Baoshu Pagoda is a tall structure that sits atop a steep, steep hill that provides an excellent view of both the lake and the other side of Hangzhou – which is just buildings for miles. You can’t go inside (I’m not sure there is an inside), which was sort of a disappointment, but the rock outcroppings right next door provide an equally lofty position from which to get your viewing did.
I could read the date on this! So proud. The second line of text reads, “2005 March 16 [gong?]” – I don’t know how to pronounce the last character, or what the last two mean together.
I watched in awe as this shirtless monkey man deftly leapt from one craggy artifice to the next, and even scaled down the face of one boulder with his bare hands (as seen here). Speaking of hands, it was this guy who had to hold mine as I tried to crabwalk across a one-foot gap between rocks. He later used his hands as makeshift footholds for me as I attempted to get down from one of the more vertigo-inducing boulders, and was physically pulling my feet off the rock and moving them down while I clung to it desperately, yelping, “不不不!” (“No No No!”)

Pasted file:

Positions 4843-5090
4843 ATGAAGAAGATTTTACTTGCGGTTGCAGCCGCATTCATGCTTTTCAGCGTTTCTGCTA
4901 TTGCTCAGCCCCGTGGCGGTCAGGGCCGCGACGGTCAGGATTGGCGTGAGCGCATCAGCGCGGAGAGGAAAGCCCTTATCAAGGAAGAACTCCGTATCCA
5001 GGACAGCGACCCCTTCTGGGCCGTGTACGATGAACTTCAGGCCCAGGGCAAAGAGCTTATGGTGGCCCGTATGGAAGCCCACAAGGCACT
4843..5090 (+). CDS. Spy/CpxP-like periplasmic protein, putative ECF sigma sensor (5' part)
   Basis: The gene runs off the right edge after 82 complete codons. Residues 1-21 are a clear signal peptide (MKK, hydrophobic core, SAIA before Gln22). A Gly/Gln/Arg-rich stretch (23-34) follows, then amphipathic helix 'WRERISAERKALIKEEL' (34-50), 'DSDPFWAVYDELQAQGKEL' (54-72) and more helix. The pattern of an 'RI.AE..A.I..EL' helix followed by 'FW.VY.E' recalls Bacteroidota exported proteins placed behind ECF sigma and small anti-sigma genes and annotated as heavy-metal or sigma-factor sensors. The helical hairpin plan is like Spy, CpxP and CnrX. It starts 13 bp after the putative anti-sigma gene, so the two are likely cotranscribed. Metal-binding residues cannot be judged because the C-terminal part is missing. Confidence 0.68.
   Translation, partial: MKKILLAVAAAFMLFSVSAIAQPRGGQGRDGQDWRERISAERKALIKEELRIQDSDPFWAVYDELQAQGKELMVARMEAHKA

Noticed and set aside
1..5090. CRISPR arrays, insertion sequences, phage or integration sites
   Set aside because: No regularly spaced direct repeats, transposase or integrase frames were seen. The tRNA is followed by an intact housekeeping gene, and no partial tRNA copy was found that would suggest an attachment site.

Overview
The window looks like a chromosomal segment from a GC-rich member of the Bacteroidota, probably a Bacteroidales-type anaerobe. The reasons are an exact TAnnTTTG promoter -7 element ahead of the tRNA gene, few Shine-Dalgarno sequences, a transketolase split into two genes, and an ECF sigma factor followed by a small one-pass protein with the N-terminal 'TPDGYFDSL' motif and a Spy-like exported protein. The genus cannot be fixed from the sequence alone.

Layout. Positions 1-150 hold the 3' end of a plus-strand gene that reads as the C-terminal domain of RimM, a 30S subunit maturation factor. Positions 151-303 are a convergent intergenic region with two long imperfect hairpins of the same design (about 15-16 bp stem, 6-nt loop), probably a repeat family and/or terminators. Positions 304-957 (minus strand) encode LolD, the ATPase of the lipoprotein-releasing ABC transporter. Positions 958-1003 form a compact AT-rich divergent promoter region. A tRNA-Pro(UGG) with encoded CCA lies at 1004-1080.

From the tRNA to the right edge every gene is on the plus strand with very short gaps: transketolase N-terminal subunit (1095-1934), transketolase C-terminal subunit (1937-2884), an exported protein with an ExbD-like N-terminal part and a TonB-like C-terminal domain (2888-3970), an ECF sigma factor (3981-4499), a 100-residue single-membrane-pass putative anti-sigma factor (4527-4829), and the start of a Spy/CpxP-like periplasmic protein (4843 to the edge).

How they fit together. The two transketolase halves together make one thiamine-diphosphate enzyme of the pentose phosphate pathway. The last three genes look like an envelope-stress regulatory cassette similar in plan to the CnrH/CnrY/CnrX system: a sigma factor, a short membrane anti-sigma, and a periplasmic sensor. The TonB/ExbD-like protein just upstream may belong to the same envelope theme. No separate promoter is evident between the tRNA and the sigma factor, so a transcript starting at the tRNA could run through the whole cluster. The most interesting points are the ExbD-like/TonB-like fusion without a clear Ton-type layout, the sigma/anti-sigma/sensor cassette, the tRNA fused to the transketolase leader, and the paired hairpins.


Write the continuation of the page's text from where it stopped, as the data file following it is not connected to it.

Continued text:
I was about three feet off the ground. There was a small crowd. It was basically an event.
Eventually I made it down and went up another boulder that had some stairs worn into its side. The sunset was very pretty. I managed to get back down the mountain without a problem.
I went to dinner on the second night at a Mexican restaurant where the food tasted like Mexican made in China (I don’t even know what that really means, maybe if you’ve lived here you’ll understand), and returned in the evening to that new hostel to drink wine and almost pass out from exhaustion.